Cryptocurrency gets a boost as India’s gen-next takes a shine to it

Cryptocurrency gets a boost as India’s gen-next takes a shine to it

Digital coins capture the imagination of small-town youth who grew up with video games and embrace technology

Less than 4% of Indians invest in the stock markets, and just around 15% of the total transactions in the country are estimated to be made digitally. Yet, cryptocurrencies, still regarded with scepticism and suspicion in even the richest economies, are finding themselves in the limelight in India. This is thanks mainly to the fact that these digital currencies have caught the imagination of the nation’s millennials.

Bitcoin, Ethereum, Cardano and Solana, among others, are the buzzwords for an entire generation of Indians from small cities, who grew up in households where bonds and equity investments were unheard of, said a Bloomberg report. According to the report, 25 is the average age of the 1.1 crore users of cryptocurrency trading app CoinSwitch Kuber. What’s even more interesting is that 55% of the app’s subscribers are from non-metros, the report noted.

Global trends

The national trend is in line with the global one, wherein millennials are proving to be the biggest adopters of cryptos. A survey by consumer insights provider Piplsay revealed that 49% of millennial respondents owned cryptocurrency. In contrast, just 38% of GenX and 13% of GenZ respondents held digital coins.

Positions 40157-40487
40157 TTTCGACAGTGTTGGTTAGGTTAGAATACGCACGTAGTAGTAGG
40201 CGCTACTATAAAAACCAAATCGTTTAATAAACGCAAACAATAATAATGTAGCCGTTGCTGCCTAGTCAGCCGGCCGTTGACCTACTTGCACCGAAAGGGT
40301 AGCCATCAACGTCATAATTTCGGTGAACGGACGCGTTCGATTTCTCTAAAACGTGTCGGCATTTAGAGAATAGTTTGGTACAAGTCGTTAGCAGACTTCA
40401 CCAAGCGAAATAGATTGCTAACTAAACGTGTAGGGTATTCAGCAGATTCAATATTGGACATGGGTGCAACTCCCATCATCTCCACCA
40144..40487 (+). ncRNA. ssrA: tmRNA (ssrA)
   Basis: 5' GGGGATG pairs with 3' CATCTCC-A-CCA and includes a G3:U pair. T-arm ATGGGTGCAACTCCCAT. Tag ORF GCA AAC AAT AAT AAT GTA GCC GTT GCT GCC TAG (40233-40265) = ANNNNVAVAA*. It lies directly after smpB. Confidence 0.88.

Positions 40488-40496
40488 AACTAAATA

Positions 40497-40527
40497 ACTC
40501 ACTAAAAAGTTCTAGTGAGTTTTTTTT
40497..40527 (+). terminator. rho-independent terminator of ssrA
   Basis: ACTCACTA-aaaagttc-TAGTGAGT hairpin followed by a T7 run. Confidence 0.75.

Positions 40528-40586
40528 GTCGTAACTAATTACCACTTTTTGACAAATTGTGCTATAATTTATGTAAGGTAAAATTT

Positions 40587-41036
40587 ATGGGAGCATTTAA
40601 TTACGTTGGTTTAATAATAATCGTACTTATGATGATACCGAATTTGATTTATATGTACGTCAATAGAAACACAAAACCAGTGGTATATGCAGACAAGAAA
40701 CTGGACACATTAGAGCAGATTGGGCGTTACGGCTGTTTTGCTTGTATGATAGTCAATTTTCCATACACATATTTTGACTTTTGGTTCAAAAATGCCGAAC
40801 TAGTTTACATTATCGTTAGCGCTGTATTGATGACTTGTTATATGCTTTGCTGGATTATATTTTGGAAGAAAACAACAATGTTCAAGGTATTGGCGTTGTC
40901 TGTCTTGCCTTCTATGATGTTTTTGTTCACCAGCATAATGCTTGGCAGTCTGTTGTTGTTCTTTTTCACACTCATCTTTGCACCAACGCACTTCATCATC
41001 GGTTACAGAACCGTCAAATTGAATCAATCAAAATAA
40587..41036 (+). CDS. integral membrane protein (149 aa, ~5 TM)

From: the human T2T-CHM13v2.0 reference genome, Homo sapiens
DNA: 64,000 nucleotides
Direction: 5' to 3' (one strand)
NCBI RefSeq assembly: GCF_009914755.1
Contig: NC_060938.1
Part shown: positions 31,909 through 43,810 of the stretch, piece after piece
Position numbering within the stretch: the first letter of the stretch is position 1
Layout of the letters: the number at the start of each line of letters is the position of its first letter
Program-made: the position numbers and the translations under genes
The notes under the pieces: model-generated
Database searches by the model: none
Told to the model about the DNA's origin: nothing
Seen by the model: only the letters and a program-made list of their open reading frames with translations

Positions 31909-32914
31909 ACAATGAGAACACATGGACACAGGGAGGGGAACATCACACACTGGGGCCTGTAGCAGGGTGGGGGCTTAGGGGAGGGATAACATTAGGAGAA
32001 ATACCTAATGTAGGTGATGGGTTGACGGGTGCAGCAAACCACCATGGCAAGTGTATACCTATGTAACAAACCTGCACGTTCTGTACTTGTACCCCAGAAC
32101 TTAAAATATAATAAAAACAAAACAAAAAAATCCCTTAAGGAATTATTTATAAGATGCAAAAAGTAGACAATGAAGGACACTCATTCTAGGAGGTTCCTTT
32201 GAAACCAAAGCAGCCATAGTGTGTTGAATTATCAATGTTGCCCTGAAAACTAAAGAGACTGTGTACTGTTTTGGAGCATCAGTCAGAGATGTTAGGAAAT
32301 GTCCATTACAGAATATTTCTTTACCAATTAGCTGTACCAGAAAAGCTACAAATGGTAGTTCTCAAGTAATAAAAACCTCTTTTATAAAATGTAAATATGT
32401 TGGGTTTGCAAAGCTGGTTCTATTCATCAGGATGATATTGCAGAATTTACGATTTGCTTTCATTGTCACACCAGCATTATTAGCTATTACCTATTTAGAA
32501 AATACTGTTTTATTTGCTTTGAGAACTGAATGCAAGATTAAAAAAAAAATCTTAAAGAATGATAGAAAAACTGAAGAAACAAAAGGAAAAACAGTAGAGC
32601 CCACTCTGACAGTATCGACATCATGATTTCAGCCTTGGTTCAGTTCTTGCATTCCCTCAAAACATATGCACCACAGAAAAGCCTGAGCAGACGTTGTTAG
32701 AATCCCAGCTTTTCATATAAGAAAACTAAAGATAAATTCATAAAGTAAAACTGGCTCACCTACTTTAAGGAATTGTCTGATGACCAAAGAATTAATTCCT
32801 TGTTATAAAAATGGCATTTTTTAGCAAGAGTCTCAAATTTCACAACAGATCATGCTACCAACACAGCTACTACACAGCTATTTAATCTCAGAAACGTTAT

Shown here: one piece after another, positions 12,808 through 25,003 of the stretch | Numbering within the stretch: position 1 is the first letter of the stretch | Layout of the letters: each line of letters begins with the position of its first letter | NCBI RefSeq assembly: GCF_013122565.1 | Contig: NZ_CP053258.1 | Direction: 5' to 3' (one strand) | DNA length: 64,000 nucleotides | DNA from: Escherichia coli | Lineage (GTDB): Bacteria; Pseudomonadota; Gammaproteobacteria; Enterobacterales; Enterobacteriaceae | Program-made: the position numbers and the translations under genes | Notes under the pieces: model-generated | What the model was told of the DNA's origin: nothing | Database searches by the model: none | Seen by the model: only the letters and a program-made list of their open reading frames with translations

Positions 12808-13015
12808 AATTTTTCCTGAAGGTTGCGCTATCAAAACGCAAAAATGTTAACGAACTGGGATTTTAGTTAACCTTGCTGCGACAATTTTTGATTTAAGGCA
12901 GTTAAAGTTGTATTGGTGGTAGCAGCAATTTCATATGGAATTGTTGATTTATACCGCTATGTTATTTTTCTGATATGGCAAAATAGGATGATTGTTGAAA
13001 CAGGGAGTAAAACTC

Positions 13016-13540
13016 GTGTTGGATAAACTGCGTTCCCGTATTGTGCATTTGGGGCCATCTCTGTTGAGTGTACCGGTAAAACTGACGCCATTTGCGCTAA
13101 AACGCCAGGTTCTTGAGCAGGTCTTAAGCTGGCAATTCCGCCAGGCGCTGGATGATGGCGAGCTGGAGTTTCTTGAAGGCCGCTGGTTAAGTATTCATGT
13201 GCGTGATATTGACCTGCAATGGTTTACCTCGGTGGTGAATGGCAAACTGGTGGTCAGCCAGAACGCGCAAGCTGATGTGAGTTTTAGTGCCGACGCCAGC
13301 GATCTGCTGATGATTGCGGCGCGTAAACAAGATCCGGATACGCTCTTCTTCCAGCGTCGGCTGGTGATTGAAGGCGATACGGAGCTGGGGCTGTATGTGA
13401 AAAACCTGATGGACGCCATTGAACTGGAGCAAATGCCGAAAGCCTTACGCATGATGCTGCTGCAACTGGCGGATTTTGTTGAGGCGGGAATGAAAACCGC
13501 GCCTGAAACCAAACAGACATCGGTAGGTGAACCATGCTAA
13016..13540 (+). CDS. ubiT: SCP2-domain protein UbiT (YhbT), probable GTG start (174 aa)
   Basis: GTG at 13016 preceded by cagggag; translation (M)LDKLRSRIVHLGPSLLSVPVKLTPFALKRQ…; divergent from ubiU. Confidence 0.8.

Also read: Why cryptocurrency boom is giving the jitters to financial regulators

“Millennials are growing natively with Web 2.0 (mobile) and Web 3.0 (crypto) technology,” Kurt Kumar of crypto payment processing firm Rocketfuel Blockchain was quoted as saying. “They intuitively understand digital wallets and treasure chests, which are part of many games younger millennials played, such as Fortnite and Minecraft.”

The Bloomberg report pointed out that the rapidly growing adoption by India’s youth is helping the crypto industry emerge from the shadows. This comes after particularly tough years for the industry, hit hard as it has been by regulatory ambiguity and widespread confusion among users. They were banned at one point. In 2018, the co-founders of a crypto exchange were held for putting up a kiosk in a Bengaluru, recalled the report.

Legal and ‘cool’

Now, crypto trading is not only legal, but is also considered ‘cool’. A MoneyControl report noted how young investors sometimes burn their fingers with crypto exchanges (the fraudulent ones). Yet, the experience does not put them off. Instead, they read up on the new investment avenue ­— both the technology and the legalities — and emerge richer for the experience. Sharpening their crypto investment skills, they often take to offering advice to other early investors as well, the report said.

As investor interest grows, the crypto exchanges are upping the ante. Many have gone for successive funding rounds, deploying some of the capital in investor education as well as in marketing and advertising campaigns. For instance, CoinSwitch Kuber has roped in Bollywood actor Ranveer Singh for its Kucch toh badlega (‘Something will change’) ad campaign, noted the Bloomberg report.

Realising that there is a regulatory vacuum in the crypto space that may harm their operations, many players are opting for self-regulation. “We’ve decided that we’ll show our faces,” Bloomberg quoted Ashish Singhal, one of CoinSwitch’s three co-founders, as saying. “Even if regulation harms our business in the short run, it’s better than being forced to operate in a grey area with little certainty and not much room for growth.”

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